April is National Canine Fitness Month! What is Canine fitness? Why am I so passionate about it?
You may have seen articles, facebook post, or seminars on canine fitness. What is it? Why would my dog want to take a fitness class or even go to a Certified Canine Fitness Trainer?
Fitness by definition is the condition of being physically fit and healthy. But what is that?
A second definition is the quality of being capable to fulfill a particular role or task. For a dog that is being able to compete in agility or be a happy pet chasing the ball.
The third definition is an organism’s ability to survive in a particular environment.
This relates to dogs as, in the wild they relied on great body awareness to hunt or fight so their muscles engaged to catch prey or defend their family. Today they don’t have much body awareness to sleep on the bed or couch 5 to 7 days a week. This results in less body awareness to engage their core and leg muscles therefore increasing the risk of injury when catching a fresbie or chasing a ball. When your dog runs after a ball or to catch a Frisbee in the air, their body spins and twist in different directions. If there muscles are trained to handle the speed and spins they will safely grab the ball or catch the Frisbee. You can read more about this in my post “proprioception what is it?”
When we think of our fitness it brings up images of the gym, outdoor activities, or working with a trainer for a specific sport purpose. Canine fitness can also be a way to improve muscle, tendon, and nerve health so your dog can function at the highest health capacity during your favorite activities. A Certified Canine Fitness Trainer has the skills to help your dog improve their strength, flexibility, cardio, and mental alertness. It is important to research who is training your dog and listen to your dog as you work with a trainer. If you dog loves going then keep on going. If not then you may want to reassess the program.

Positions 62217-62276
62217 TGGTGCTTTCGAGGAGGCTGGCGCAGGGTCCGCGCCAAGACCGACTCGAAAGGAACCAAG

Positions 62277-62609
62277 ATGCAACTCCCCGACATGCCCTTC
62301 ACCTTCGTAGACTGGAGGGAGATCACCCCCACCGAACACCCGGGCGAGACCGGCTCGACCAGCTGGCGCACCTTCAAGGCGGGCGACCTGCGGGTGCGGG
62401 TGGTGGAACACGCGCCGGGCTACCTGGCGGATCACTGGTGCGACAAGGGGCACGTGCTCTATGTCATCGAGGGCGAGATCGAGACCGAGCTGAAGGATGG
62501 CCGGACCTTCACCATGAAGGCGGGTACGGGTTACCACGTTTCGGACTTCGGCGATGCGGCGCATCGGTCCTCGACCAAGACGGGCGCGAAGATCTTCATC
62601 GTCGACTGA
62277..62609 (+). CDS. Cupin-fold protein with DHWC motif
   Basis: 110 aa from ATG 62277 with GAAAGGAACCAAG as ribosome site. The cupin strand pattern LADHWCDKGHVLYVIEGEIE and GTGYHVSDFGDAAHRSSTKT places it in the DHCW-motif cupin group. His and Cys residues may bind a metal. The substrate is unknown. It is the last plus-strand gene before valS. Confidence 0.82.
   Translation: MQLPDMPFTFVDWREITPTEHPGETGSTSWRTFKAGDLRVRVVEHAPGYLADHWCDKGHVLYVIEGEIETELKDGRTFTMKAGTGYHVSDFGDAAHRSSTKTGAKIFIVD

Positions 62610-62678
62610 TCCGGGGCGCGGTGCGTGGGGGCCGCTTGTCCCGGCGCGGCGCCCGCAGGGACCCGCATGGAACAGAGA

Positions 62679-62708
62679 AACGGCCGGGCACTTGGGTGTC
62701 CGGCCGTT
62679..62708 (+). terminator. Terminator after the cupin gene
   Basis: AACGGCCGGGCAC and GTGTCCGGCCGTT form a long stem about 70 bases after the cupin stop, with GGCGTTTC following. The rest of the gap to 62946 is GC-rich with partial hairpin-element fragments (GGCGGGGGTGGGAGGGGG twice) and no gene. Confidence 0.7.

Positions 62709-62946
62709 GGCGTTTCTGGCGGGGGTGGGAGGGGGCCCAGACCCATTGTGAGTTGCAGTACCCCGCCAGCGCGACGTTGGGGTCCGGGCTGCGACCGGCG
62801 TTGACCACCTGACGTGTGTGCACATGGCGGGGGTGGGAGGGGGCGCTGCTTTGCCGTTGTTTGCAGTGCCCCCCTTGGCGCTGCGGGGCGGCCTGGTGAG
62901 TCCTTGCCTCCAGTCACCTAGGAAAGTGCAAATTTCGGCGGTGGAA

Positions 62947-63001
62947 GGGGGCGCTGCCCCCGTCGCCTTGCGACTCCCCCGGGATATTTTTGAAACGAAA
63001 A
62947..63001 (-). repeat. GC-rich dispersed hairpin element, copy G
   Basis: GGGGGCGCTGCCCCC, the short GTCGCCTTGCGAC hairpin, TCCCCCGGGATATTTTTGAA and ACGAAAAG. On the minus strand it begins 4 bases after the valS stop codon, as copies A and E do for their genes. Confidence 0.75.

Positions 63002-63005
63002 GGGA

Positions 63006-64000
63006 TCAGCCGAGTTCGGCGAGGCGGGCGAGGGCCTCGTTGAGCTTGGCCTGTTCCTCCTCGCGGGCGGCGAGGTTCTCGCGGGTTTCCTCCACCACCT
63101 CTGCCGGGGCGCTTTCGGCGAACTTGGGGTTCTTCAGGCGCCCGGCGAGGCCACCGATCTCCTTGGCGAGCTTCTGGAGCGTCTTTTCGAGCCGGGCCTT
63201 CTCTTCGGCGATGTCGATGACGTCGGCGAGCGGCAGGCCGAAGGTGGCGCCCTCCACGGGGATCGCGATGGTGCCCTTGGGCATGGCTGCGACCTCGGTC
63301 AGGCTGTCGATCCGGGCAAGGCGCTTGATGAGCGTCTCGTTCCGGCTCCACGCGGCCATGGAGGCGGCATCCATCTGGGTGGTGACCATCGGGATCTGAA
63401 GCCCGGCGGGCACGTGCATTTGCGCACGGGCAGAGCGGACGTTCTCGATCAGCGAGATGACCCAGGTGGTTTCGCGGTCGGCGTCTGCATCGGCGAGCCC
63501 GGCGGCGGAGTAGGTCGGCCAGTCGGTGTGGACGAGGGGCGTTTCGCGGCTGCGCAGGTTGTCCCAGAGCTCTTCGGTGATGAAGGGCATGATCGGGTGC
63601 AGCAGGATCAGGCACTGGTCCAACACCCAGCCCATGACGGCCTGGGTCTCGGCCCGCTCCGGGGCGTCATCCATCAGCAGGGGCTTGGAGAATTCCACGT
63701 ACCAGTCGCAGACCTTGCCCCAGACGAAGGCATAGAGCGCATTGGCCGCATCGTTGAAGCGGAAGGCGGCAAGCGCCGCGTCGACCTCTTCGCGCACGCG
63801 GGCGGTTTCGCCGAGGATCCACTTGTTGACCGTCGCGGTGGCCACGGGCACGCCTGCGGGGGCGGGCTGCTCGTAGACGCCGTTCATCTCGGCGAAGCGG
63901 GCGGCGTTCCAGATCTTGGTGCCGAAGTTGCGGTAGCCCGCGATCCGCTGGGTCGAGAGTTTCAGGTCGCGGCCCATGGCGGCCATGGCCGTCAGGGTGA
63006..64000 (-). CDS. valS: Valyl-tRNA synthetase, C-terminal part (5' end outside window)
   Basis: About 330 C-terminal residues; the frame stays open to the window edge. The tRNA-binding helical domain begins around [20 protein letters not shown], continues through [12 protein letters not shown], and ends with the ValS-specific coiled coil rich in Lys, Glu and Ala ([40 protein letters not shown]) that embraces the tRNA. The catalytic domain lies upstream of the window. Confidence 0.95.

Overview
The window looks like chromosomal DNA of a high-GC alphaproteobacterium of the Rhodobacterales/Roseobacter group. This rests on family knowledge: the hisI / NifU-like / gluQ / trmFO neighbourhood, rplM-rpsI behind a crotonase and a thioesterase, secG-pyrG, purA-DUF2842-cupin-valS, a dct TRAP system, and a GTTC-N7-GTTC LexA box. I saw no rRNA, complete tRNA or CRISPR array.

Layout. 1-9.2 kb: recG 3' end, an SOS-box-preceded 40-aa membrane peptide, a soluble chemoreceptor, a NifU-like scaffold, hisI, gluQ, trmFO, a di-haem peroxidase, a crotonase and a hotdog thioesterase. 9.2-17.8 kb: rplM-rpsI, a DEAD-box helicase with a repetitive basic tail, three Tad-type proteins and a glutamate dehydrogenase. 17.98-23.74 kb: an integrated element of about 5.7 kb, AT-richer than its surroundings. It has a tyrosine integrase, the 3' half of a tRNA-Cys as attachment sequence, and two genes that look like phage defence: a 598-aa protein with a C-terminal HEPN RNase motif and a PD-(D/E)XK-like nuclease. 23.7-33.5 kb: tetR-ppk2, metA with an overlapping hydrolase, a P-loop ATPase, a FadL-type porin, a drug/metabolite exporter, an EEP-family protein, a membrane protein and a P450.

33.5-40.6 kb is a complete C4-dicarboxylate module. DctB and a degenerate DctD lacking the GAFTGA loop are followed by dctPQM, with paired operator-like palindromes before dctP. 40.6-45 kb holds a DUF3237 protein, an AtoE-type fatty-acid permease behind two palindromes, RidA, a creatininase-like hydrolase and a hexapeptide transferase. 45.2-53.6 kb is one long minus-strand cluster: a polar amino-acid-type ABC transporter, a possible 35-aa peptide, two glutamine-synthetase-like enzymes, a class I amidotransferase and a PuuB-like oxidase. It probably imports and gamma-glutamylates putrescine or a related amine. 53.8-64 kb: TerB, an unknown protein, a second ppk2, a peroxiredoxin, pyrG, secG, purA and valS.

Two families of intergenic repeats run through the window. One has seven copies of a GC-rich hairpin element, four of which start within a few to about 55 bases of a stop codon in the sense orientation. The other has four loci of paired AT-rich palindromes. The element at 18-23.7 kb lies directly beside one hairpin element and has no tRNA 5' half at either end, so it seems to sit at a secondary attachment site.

It fills my heart with passion to talk about the benefits of a creative, fun exercise plan for your pup and you to bond. In the 70s and 80s I taught my dogs to sit, down, and shake because it was fun time with my dog. I did not realize I was also teaching them body awareness. As a Certified Canine Rehabilitation Practitioner since 2012, I have seen the various injuries that can occur during innocent ball throwing. The biggest impact owners can do for their dogs are simple daily exercise plan to strengthen up their muscles, tendons, and nerves to prevent injury on the weekend, working, or in competition. As a Certified Canine Fitness Trainer since 2016, I love working with a dog to help them become strong and confident in their body so when they catch the ball or freisbe they engage their core and leg muscles. I love watching a dog engage their core appropriately! It sounds crazy. I love watching the owners have more peace and joy when their dog is happy and healthy.
3 tips you can do right now to improve your dog body awareness:
- A quick couple minute warmup before ball or Frisbee play taking a quick brisk walk over different terrain to wake the body up, stimulate the nerves, and improve muscle reaction time.
- A few repeated sit, down, to stand will warm up key muscles they use to play ball or catch the Frisbee.
- Throwing the ball or Frisbee straight to limit the amount of twisting they have to do while in action to catch the toy.
Check out “Canine fitness workout to reduce injury” post for more simple daily tips. Connect with us to create a plan for your dog, take one of our classes, or join our doggie fitness park for you and your pup to live a long happy life.
Leave us a comment on how these tips have changed you and your dogs life.